Spirituality and Health Causation ProjectIBCSR's Spirituality and Health Causation Project aims to move beyond the hundreds of correlational studies identifying the health effects of religious and spiritual practices to identify the causal, biochemical mechanisms that mediate spirituality-health connections. IBCSR's partners in this project are Dr. Katherine Verdolini Abbott and Dr. Nicole Li at the University of Pittsburgh. The Spirituality and Health Causation Project is funded in part by an NIH subcontract through the University of Pittsburgh and by Boston University.

Key personnel: Wesley J. Wildman (PI), Katherine Verdolini Abbott, Nicole Li, Joel Daniels.

Does personality explain the link between belief and health?

PersonalityEach month new studies emerge about how religious belief affects well-being: belief in a loving, forgiving God is linked to slower progression of HIV; pro-religious people have better heart health. Each new study explores different facets of spirituality and religiosity, and different types of health. But what if this correlation is just a side effect of another, deeper connection? Corinna Loeckenhoff, a psychologist from Cornell, argues that personality may be that deeper factor, and her research backs her up.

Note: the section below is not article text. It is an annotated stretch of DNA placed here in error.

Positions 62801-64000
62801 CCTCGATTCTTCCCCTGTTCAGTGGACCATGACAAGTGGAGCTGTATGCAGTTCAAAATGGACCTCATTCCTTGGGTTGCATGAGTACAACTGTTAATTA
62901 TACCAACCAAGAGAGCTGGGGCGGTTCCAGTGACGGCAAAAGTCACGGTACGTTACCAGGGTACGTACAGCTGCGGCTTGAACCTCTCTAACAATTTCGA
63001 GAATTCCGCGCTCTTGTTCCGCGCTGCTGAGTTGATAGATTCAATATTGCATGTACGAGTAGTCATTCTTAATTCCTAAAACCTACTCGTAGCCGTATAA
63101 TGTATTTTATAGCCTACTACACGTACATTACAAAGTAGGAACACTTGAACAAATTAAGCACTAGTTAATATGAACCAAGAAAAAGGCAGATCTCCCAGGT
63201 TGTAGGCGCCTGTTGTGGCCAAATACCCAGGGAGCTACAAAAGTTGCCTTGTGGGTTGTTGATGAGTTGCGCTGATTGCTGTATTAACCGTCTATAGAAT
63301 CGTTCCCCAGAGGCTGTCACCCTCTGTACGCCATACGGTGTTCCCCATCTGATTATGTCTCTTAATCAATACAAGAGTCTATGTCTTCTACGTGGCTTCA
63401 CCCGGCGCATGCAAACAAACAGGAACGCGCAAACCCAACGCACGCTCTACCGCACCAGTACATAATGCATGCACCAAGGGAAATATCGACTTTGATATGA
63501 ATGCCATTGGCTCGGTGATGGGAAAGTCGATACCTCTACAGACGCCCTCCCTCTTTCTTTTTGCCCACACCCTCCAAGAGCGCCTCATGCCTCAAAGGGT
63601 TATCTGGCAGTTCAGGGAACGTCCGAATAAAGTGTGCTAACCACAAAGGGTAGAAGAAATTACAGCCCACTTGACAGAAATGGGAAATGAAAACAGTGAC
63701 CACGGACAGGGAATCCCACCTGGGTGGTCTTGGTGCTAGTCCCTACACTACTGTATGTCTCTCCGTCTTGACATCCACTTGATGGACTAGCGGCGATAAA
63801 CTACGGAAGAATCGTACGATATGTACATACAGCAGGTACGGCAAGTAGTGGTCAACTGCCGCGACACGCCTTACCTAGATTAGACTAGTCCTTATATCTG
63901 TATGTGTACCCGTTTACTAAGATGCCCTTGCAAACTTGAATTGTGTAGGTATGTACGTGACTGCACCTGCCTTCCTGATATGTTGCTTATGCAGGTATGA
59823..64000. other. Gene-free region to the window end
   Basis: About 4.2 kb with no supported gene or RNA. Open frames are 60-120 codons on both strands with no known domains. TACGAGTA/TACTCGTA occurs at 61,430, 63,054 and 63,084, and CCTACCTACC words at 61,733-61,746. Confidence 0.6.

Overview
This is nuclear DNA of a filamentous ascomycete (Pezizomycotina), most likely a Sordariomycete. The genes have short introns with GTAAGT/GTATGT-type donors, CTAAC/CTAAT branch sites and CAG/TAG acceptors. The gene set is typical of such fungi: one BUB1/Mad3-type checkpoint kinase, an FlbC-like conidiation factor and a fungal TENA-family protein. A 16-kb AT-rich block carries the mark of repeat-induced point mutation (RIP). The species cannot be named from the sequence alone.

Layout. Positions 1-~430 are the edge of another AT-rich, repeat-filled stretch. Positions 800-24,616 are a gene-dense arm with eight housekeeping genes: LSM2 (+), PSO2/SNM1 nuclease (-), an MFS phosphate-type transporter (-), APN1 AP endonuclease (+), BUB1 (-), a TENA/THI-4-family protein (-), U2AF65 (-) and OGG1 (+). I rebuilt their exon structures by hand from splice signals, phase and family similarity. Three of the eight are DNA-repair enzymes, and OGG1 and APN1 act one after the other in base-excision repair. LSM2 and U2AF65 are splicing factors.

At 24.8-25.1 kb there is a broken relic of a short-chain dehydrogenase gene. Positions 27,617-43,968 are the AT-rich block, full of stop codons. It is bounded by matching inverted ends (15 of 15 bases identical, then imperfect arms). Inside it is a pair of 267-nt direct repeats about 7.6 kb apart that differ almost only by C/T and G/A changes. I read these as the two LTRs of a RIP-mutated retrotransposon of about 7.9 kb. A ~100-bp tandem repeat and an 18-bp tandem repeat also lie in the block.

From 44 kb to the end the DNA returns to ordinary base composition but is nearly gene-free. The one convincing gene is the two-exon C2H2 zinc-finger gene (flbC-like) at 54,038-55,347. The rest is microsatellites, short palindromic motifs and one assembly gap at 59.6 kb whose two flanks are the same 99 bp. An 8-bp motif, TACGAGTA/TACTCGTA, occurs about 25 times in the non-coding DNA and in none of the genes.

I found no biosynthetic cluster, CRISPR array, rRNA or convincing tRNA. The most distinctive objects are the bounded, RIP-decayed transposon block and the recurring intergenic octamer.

Does being religious make you fat?

faaaaaatMost people go to church to get spiritually fed. The church provides a safe environment where its members can experience the wonders of religious life. Of course, while spiritual nourishment and religious experience are certainly important, they are not necessarily the only reason why people go to church. Another reason might be the social aspect of relating to others who share the same beliefs. However, there may be a slightly startling side effect of church sociality: according to a research team led by Matthew Feinstein (Northwestern University), those who regularly attend religious functions are more likely to be obese.